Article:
If you can’t tell, we’re working through a series of applying to graduate school. We’ve talked a little about the dreaded entrance exam, the application timeline and even how to go about finding the program that best suits your career goals and personality. Another important factor in the application process is the letter of recommendation. More often than not, you will be required to submit three letters of recommendation from professors who can attest to your ability to perform at the graduate level. If you have been out of the classroom for more than a few years, talk with the admissions committee about your options. They will often suggest that you request letters from a supervisor or colleague.
As you begin to think about individuals who are qualified to write on your behalf, consider those who know you well enough to sufficiently express your detailed qualifications for the program to which you’re applying; have records of professional achievement sufficient to convince the admissions committee that s/he is in a position to consider your potential as a graduate student; and have the reputation for being thoughtful and conscientious enough to take the time to write a detailed letter. Once you have people in mind, brace yourself for the answer to a tough question. You will want to know what each person has to say about you. If the person’s response is less than enthusiastic, you should consider approaching another faculty member or colleague.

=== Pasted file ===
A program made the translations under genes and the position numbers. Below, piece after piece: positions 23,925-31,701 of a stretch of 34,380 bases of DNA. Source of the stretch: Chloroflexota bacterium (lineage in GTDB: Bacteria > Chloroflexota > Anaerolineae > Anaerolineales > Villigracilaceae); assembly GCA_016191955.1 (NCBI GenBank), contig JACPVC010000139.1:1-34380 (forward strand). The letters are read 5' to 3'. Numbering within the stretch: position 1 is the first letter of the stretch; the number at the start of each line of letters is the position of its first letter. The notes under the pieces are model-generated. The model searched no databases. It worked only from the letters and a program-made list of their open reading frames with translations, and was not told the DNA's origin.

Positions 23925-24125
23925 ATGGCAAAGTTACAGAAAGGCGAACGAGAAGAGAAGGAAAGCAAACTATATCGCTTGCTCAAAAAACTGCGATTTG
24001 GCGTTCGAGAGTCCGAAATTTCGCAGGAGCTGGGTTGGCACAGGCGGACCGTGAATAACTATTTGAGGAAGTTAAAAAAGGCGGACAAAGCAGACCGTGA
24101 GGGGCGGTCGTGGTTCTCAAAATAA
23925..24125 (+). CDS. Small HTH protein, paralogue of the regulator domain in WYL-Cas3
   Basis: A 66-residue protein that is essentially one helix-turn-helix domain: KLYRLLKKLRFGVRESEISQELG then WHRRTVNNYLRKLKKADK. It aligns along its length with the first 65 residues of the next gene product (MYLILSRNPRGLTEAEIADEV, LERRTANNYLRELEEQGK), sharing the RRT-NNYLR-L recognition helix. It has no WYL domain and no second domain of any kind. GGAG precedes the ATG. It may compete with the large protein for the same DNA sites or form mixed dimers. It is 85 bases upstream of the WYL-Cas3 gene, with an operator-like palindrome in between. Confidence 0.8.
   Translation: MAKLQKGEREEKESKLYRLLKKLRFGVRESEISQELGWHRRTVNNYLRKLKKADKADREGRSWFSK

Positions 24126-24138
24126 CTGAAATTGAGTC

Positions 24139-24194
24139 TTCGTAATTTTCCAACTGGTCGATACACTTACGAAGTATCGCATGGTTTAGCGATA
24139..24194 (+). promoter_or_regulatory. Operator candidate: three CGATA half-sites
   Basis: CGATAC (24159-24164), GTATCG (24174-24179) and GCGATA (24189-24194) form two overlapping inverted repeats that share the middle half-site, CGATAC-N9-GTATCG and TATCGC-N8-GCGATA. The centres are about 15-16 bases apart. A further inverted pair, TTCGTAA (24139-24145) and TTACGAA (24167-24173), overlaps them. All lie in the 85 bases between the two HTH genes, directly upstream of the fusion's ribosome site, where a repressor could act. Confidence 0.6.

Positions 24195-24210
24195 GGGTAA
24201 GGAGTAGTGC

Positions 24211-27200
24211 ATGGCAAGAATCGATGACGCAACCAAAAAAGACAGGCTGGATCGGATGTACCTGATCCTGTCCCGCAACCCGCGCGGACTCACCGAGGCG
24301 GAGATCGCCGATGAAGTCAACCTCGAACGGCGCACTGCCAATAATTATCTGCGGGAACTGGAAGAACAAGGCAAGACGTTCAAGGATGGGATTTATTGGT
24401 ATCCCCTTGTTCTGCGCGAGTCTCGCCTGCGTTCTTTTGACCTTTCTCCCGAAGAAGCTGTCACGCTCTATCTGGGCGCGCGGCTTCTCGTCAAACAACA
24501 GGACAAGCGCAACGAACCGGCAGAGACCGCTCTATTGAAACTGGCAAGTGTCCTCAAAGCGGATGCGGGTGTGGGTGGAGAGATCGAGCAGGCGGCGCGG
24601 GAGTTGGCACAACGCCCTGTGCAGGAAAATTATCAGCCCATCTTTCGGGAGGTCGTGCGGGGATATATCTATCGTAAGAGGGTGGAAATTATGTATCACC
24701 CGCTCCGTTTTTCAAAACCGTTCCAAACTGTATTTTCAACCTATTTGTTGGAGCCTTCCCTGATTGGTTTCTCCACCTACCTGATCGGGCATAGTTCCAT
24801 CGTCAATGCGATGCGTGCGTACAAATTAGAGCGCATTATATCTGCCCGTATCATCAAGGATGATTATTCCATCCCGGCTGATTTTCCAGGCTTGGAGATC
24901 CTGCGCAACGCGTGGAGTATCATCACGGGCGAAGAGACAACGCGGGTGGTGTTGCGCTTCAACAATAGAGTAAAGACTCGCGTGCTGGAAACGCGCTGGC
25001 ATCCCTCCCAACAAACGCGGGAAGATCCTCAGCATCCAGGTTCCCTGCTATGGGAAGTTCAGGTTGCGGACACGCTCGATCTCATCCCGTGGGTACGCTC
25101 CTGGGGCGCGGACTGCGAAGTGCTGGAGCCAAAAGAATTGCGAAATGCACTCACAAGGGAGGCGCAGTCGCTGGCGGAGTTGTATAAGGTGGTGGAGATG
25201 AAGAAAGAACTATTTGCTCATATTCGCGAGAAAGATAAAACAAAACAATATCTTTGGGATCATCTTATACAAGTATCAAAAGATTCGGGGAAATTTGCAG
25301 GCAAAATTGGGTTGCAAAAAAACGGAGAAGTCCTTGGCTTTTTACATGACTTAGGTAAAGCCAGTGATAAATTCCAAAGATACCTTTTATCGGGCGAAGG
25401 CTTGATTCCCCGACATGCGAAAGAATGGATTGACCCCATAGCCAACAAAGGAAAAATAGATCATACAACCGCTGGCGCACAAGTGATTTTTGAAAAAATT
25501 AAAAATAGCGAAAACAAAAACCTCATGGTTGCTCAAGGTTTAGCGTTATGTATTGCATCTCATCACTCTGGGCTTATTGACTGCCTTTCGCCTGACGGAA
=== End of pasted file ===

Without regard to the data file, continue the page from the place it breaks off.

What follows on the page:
Once you know who you want to approach, gather materials that will help the authors create their recommendation. Documents should include your resume, your personal statement, and an academic paper or lab work that portrays some of your best work. All of this can give different reference points from which to write, and your professor, colleague or supervisor will be able to write a stronger letter on your behalf. You will also want to provide your contact information and the dates by which the letter should be received by each admissions committee.
Now, you’re ready for “the ask.” An important reminder: your acceptance into a graduate program, and thus their letter of recommendation, is not the top priority for many of the people you will approach. Be sure to give ample time for them to write your letter; provide at least four weeks’ notice before the application deadline. If you are intimidated by the thought of asking for a letter, strike up a conversation about your goals to go to graduate school. The more you talk about your interest, the more likely a faculty member will offer assistance in applying. Once you have secured your team of authors, be sure to write a sincere note of thanks. And no, an email will not suffice. A hand written thank you note goes a long way.